“They do not know how strong we are,” declared the Arsenal manager Arsène Wenger at half time during Tuesday night’s one-sided encounter between the Londoners and Barcelona at Camp Nou. Yet, as Arsenal slumped to defeat against the Catalans for the second time in as many seasons a certain sense of inevitability played out. The Londoners’ fragile resolve crumbled, as it always seems to on the biggest occasions, with Barc¸a thoroughly dominating the match.
Predictably Wenger blamed referee Massimo Busacca for Robin van Persie’s second half dismissal, claiming that Arsenal would have won bar for the Dutchman’s red card. It is, of course, a huge red herring; a ruse designed to mask the Frenchman’s own failings. Arsenal, as Pep Guardiola so succinctly put it, couldn’t string three passes together on the biggest of occasions. Much as Wenger has added steel to his side this season – nine red cards attests to that – few expect the Londoners to rise to the occasion.
Surely then, with Arsenal battered from the Carling Cup final loss against Birmingham City and European elimination, Saturday’s FA Cup fifth round tie at Old Trafford is the perfect occasion for United to break Arsenal’s season. Indeed, victory could perhaps terminally end Wenger’s hopes of a first trophy in nearly six years. After all, elimination from a third competition inside a month would destroy the confidence of even the mentally strongest sides. Durable, Arsenal is not.
It is not as simple as all that of course. While Arsenal’s defeat was a lesson in predictability, Saturday’s tie is anything but given each side’s calamities in recent weeks. United’s own confidence is under threat too of course, with Sir Alex Ferguson’s side having lost three of the last five Premier League fixtures. The capitulation at Stamford Bridge was painful; humiliation at Anfield a huge blow to the squad’s resolve.
Indeed, Ferguson’s media black out this week is, perhaps, as much an attempt to refocus his squad as it is childish retaliation against a perceived press enemy. Circling the wagons may well foster that ephemeral team spirit, although it can do little for his side’s quality. Or lack thereof in recent weeks.
Add injury to key players and Ferguson’s temptation to rest others and there is no guarantee of success over Wenger’s battered troops though. With Rio Ferdinand still on the sidelines, Nani out for a fortnight with a deep dash to his left leg, and Park Ji-Sung, Anderson and Jonny Evans all missing, Ferguson is still without half-a-dozen senior pros.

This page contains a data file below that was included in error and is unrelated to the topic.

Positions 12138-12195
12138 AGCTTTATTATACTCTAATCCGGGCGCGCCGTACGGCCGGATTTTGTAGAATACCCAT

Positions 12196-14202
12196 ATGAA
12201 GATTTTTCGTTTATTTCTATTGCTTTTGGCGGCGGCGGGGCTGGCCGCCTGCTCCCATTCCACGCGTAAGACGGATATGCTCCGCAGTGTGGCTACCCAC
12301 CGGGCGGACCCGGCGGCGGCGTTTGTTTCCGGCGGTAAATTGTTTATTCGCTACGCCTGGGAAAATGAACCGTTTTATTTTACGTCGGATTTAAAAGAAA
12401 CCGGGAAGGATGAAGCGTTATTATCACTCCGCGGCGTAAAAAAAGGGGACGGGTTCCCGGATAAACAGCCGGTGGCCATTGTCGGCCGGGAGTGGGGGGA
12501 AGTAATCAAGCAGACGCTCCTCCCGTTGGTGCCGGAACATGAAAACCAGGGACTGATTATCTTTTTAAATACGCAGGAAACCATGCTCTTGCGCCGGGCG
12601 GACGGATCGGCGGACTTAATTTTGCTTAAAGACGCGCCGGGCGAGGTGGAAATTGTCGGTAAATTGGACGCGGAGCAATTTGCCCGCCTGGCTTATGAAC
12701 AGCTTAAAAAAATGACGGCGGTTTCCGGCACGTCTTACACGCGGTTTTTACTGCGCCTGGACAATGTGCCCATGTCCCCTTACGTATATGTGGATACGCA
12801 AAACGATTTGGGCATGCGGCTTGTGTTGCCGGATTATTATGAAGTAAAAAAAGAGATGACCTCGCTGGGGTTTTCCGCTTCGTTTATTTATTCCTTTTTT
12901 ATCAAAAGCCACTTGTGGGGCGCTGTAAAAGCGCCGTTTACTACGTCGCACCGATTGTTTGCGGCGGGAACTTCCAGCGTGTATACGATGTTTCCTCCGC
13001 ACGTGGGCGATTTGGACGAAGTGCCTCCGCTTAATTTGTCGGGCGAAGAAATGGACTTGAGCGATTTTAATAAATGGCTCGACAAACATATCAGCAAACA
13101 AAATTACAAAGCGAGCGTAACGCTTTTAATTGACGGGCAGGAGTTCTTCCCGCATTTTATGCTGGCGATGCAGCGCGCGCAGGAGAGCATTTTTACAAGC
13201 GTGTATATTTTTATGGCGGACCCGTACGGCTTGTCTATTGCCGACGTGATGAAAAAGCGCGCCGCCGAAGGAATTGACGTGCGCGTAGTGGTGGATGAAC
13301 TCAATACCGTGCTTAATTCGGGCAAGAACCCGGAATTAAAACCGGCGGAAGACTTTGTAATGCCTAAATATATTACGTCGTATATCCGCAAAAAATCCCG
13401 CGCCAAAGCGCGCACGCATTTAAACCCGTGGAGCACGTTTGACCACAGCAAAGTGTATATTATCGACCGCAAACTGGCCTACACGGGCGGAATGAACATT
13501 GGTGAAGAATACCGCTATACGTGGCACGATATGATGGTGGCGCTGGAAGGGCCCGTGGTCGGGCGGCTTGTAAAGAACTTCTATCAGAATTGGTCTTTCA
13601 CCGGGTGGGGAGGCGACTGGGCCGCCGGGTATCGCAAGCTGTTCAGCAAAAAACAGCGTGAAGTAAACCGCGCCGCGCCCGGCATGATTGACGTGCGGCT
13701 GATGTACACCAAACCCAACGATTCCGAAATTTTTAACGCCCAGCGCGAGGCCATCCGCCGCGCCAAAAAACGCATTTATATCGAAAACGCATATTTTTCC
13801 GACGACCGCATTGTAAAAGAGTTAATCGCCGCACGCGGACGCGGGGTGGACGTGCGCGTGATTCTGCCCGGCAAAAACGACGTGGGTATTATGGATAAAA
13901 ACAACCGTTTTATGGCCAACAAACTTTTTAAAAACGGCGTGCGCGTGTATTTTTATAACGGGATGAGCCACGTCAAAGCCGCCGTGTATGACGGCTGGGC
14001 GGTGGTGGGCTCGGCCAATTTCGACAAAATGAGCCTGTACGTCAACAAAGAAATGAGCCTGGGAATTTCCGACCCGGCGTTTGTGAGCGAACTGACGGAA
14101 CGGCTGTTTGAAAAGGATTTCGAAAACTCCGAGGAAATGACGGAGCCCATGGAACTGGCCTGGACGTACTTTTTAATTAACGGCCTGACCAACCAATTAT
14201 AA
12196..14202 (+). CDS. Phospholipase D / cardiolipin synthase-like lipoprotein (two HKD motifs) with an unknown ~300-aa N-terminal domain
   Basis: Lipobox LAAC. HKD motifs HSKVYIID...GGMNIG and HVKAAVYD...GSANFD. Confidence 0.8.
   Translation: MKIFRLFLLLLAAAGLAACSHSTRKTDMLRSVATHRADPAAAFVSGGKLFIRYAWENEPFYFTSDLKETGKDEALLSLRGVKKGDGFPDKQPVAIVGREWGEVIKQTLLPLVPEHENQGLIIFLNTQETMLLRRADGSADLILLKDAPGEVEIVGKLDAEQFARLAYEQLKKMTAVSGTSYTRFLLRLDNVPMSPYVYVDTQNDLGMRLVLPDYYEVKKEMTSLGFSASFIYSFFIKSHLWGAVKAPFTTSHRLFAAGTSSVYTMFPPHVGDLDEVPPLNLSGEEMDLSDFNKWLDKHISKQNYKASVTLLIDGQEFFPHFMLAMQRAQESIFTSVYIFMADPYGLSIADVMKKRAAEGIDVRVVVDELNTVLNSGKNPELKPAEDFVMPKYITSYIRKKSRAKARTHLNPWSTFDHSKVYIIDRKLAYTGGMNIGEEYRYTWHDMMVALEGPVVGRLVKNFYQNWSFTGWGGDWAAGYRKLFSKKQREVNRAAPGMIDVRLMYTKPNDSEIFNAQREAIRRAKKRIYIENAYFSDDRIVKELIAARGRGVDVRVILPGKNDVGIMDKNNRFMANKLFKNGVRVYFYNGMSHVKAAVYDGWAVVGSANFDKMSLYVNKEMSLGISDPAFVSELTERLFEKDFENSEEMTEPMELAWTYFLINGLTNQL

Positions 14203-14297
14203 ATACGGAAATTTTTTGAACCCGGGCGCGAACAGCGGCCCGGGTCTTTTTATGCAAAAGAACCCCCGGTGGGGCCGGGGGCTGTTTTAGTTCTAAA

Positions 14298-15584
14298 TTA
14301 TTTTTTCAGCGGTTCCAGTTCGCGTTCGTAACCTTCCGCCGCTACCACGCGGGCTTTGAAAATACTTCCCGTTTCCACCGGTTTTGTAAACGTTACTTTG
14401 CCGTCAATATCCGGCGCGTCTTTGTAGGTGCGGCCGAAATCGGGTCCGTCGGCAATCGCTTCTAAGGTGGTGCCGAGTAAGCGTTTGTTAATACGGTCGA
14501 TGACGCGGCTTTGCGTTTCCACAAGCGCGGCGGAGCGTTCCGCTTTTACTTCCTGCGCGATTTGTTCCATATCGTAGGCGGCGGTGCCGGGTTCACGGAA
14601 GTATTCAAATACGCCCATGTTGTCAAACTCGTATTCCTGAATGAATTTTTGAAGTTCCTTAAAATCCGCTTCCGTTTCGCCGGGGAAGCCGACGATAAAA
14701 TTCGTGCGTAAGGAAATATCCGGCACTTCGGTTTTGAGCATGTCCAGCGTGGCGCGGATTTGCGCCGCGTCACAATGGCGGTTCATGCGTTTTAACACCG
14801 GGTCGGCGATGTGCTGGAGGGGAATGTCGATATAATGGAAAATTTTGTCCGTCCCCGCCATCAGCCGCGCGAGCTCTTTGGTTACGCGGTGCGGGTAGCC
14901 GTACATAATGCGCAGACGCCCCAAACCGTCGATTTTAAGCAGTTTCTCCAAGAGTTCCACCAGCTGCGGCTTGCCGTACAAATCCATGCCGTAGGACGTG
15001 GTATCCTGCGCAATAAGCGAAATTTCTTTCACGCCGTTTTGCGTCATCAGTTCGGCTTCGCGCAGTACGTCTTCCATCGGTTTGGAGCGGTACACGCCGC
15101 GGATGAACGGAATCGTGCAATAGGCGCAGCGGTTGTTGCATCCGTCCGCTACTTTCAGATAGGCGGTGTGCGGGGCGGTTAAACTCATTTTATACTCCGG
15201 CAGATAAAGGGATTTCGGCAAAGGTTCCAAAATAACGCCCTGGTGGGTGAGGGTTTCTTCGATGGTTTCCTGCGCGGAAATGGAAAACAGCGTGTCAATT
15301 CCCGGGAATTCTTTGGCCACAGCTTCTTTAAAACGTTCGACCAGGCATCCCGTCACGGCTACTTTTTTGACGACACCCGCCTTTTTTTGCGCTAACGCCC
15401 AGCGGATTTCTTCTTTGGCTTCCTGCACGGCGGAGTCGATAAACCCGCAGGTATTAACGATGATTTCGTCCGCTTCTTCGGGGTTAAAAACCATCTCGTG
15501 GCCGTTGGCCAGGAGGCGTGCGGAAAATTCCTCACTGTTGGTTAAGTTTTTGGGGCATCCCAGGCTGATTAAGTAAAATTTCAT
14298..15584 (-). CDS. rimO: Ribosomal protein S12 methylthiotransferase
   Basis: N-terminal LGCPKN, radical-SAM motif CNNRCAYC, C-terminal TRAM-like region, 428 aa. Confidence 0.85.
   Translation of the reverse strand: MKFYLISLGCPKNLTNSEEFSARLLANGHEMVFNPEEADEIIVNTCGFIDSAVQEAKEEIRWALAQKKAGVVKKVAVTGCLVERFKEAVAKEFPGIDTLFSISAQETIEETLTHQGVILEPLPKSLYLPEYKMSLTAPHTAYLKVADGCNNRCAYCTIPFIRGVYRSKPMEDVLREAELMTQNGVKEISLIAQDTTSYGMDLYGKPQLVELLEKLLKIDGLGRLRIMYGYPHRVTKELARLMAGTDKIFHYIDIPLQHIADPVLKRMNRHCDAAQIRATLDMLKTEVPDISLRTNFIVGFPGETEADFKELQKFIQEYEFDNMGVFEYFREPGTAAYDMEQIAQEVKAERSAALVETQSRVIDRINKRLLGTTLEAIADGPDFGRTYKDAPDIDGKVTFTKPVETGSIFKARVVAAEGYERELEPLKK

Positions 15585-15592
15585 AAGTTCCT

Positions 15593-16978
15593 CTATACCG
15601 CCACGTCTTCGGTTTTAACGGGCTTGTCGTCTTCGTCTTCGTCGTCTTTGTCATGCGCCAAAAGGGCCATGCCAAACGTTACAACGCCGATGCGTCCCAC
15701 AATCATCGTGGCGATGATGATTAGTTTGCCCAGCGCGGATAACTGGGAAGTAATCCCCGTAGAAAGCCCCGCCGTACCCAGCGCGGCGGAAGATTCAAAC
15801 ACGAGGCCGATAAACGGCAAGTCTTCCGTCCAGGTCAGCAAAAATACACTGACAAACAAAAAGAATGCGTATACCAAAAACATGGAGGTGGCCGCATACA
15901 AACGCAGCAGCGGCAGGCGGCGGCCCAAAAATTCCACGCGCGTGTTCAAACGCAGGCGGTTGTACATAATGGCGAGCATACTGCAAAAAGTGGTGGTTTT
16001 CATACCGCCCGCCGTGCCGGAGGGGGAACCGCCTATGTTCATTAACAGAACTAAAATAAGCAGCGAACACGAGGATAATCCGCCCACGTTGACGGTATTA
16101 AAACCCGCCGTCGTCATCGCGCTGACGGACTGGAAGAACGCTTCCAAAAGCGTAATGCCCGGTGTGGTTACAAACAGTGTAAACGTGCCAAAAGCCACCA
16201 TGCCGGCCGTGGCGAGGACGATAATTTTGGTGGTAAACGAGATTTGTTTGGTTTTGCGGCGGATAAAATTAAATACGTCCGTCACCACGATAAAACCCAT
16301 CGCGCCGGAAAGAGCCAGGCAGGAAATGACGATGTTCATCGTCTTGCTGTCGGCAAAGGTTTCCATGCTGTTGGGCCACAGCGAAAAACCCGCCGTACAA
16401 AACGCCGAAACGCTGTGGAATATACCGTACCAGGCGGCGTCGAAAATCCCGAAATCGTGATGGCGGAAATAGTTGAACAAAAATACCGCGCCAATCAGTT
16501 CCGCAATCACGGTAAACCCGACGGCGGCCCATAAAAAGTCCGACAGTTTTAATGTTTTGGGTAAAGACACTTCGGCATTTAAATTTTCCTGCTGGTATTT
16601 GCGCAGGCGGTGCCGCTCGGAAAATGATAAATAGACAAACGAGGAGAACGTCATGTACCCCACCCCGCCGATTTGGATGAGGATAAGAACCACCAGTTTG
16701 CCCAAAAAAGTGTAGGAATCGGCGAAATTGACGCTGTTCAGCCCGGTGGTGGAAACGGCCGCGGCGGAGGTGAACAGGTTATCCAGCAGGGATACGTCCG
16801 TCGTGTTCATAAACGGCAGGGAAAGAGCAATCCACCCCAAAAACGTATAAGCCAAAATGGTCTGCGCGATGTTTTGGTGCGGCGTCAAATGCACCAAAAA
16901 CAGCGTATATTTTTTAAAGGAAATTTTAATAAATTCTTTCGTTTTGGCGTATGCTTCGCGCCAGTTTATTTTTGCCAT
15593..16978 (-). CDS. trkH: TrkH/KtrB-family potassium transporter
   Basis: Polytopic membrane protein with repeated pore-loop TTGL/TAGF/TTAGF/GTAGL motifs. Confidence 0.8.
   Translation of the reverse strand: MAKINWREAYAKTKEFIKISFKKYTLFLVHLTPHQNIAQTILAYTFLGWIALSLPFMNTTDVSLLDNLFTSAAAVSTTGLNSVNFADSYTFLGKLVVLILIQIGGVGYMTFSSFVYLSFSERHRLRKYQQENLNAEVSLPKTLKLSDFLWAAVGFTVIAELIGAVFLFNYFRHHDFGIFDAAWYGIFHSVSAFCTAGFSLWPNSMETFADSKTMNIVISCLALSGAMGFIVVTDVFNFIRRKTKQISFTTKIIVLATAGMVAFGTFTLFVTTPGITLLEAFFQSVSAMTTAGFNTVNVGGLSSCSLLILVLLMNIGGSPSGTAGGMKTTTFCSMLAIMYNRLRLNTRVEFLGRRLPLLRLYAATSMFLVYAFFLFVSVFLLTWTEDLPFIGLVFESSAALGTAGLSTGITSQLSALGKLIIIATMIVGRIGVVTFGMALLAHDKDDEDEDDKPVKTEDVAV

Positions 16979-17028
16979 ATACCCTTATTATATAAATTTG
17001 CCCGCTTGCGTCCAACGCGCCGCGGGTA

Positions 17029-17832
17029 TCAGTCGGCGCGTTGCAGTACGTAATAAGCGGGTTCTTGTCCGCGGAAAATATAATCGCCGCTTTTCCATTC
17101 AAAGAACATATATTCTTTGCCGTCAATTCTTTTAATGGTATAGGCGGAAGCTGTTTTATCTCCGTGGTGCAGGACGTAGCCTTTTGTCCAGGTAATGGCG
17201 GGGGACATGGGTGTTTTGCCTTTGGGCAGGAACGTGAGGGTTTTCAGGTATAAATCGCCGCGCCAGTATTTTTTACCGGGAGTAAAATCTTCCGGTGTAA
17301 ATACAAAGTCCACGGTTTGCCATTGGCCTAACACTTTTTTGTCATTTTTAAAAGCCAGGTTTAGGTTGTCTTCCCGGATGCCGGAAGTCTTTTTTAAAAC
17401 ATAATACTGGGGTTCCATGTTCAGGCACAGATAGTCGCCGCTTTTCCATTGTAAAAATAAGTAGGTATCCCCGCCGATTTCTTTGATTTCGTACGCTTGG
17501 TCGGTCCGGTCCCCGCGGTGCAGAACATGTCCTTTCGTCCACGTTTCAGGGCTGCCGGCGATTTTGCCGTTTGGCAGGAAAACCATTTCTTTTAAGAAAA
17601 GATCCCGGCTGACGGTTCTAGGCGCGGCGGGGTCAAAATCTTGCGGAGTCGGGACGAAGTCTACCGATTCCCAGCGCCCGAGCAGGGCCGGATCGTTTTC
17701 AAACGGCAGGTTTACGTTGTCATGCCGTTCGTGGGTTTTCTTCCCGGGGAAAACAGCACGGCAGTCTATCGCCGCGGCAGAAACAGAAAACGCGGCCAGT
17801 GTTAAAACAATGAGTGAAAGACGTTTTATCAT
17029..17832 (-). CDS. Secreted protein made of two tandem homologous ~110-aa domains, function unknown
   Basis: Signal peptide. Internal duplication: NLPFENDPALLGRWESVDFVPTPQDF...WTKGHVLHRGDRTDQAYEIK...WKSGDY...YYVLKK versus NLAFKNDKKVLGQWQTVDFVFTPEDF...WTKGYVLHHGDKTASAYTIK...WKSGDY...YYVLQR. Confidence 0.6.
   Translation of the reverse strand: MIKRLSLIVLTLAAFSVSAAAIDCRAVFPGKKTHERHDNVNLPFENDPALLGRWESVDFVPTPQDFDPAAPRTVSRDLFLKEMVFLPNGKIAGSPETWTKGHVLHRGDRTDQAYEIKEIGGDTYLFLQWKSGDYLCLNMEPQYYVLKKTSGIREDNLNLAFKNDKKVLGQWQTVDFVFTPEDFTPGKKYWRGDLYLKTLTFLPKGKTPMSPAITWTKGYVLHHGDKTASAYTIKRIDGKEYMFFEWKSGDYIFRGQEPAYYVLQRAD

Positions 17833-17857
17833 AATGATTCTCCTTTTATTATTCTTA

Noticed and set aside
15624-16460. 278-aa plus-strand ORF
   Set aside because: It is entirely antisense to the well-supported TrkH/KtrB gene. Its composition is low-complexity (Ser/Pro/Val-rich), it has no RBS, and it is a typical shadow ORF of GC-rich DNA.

Better news concerns Antonio Valencia, who may yet player some part against the Gunners, although there is little guarantee the 25-year-old Ecuadorian will immediately replace Nani’s creativity in the United side. Valencia was due to play in United’s 2-1 reserves’ defeat at Blackpool on Wednesday but was pulled out of the fixture after United’s coaching staff assessed the pitch. It’s a tougher ask still to replace Nani’s 14 goal assists this season.
Then there is Ferguson’s temptation to rest key players, with the FA Cup taking a back seat to Premier and Champions League campaigns. Indeed, with Marseille coming up at Old Trafford next Wednesday United’s senior players – Paul Scholes, Ryan Giggs and Edwin van der Sar – will probably only play in the European tie.
Moreover, the FA Cup tie comes in the middle of a Premier League title race in which all pretenders’ inconsistency means there is no genuine front-runner. United’s three-point lead is countered by the Gunners’ match in hand and Chelsea’s renewed belief. United must also face Arsenal at the Emirates and Chelsea at Old Trafford before the season draws to a close. At this stage, few can confidently predict a positive outcome in either of those matches.
The upcoming Champions League fixture, in common with United’s rash of injuries, means that fringe squad members including Darron Gibson, Gabriel Obertan and Bébé will almost certainly play some part against Wenger’s outfit. Given that trio’s performances this season, it’s a frightening thought.
The question is whether Ferguson can balance a squad thin on resources with the cataclysmic effect of losing a third match in a row. If the Scot thought press coverage in the wake of defeat to Chelsea and Liverpool was not to his liking then tales of ‘United in crisis’ will surely follow an Arsenal victory at Old Trafford.